Search
Close this search box.

The Joys That Cancer Can’t Rob – Kidney Cancer Association – Renal.PlatoHealth.ai

This is a guest post by Brandon Butera, a stage IV kidney cancer patient and advocate. He lives with his wife, Maggie Valdez, in Houston, Tx. Watch more of their journey.

[embedded content]

When we last gave an update to the KCA in November, Maggie and I were recovering from some difficult news: CT scans showed that my cancer was progressing rapidly, having spread throughout my body via my lymphatic system. After seeing the results, my oncologist Dr. Eric Jonasch and our team at MD Anderson Cancer Center suggested that the chemotherapy belzutifan was our best bet at curbing this progression. As usual, we deferred to the experts and agreed to their treatment strategy. So, with our December 30 wedding date approaching fast, we submitted the request for approval to my insurance company and awaited approval.

Much has happened since. Shortly after our update, insurance approved the belzutifan, and I began taking it immediately. For the first time, I was undergoing three treatments at once: Welireg (belzutifan), Lenvima (lenvatinib), and Keytruda (pembrolizumab). This depressing milestone came with its own set of issues and difficulties, as the multiple treatments combined with the cancer to wreak havoc on my body. In the weeks leading up to our wedding, we slapped “Band-Aids” on problems that we knew needed much more care, trying our best to get my body to the altar in one piece.

Fortunately for us, the “Band-Aids” did the trick. Maggie and I made it to our wedding weekend after a long year of worrying that we wouldn’t. And what a weekend it was.

The wedding was everything we wanted it to be. It was a joyous occasion, full of laughter, hugs, and an overwhelming wave of emotions. I fought back tears as my picture-perfect bride walked up the aisle. She let some out as we danced to Donna Summer’s “Last Dance”to close out the reception. Along the way, I made some poor attempts at spinning her on the dance floor, my friends tossed me and my wheelchair in the air a few times, and Maggie sang with the band to songs which I don’t think she even knew the words to. It was the perfect day, the kind of day you dream about but rarely get.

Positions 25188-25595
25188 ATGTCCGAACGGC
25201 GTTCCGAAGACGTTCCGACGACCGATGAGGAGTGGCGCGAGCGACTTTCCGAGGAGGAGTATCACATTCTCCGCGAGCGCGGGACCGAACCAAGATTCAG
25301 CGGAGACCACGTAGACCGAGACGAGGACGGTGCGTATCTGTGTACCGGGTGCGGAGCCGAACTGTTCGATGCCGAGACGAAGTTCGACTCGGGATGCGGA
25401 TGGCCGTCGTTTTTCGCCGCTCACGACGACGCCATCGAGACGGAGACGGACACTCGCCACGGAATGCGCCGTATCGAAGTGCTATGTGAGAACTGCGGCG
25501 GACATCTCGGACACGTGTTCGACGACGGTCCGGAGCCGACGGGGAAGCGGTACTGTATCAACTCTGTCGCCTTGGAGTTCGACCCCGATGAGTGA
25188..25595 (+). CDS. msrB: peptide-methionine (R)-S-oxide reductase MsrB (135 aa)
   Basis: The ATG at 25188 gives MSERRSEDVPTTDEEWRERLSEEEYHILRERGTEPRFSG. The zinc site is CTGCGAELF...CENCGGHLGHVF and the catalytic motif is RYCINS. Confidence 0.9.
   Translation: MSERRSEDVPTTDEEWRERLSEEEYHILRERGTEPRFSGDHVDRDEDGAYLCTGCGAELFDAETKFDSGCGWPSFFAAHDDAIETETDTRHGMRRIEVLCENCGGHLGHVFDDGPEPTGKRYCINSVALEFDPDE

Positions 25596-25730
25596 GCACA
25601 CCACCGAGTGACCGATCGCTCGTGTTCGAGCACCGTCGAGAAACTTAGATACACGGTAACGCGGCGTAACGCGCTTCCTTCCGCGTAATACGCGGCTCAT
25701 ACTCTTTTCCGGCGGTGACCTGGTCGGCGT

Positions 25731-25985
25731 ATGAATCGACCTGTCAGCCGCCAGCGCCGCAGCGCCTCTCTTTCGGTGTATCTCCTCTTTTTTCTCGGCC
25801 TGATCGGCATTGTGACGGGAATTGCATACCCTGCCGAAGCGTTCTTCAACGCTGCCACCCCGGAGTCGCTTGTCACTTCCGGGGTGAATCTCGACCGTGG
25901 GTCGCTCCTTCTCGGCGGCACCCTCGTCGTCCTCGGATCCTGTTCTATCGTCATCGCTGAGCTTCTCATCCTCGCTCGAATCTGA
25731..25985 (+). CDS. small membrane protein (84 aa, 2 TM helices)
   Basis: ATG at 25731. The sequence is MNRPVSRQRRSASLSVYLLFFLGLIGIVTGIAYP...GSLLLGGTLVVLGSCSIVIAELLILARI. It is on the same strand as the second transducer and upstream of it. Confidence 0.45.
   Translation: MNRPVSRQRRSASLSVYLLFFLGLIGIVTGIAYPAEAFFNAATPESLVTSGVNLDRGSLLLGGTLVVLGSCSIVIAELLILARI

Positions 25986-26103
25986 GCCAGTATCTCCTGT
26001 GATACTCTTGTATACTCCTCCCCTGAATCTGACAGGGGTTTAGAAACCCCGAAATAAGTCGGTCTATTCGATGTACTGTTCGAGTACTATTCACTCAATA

Throughout this cancer journey, “perfect” days have been hard to come by. Oftentimes, when my hopes and dreams fail to materialize, I think of cancer as a kleptomaniac more than anything else. It steals so much from us—moments, feelings, breaths. It often takes things just for the hell of it, stealing precious memories and hours for which it doesn’t even have a use. This is cancer in its most evil form. When it not only strikes physically, but emotionally, spiritually, mentally. When it robs you of the little things, those unexpected treasures in life that make us feel alive.

Well, when Maggie and I rode away from our reception in a pedicab, sharing a kiss and a smile as our friends and family cheered, we knew we had pulled a fast one on that klepto. We had the perfect day, one in which cancer could not rob even a moment of our joy. It was a time full of laughter and delight, devoid of stress and worry. For once, life was normal, even better than normal, and that was a fantastic feeling.

After recapping our special weekend on our drive back to Houston, Maggie and I prepared ourselves for a brutal week. I had CT scans the very next day, followed by all sorts of appointments. The scans showed a slight progression of my cancer. A slower progression than what we saw in November, but a progression nonetheless.

In the weeks since, my health has not improved. If anything, it has worsened. I have a laundry list of symptoms and side effects, ranging from the slightly irritating to the fully debilitating. Walking is as difficult as ever; and, on more days than not, I feel as though the bus that hits me every day decided to reverse and hit me again for good measure.

And yet I’m still here. In spite of cancer’s attempts to rob the days from me, I keep on living them. Not just surviving them—living them. I have beautiful memories from the past couple of months, moments in time which cannot be taken from me. I have a beautiful wife, who amazes me every day with her optimism and who refuses to stop pushing me to our next scan and appointment. And I have hope—a hope that one day this kleptomaniac will leave me alone once and for all.

Until then, we more modestly hope that the scans in a couple of weeks will show a further slowing of the cancer’s progression. Maybe after months of work in my body, the treatment has finally started to make its mark. I don’t want to get too greedy and say we could see a pause in the cancer’s growth, but my fingers are crossed behind my back. It’s about time we stole a win from cancer anyway.

Help Maggie and Brandon fundraise for kidney cancer research here.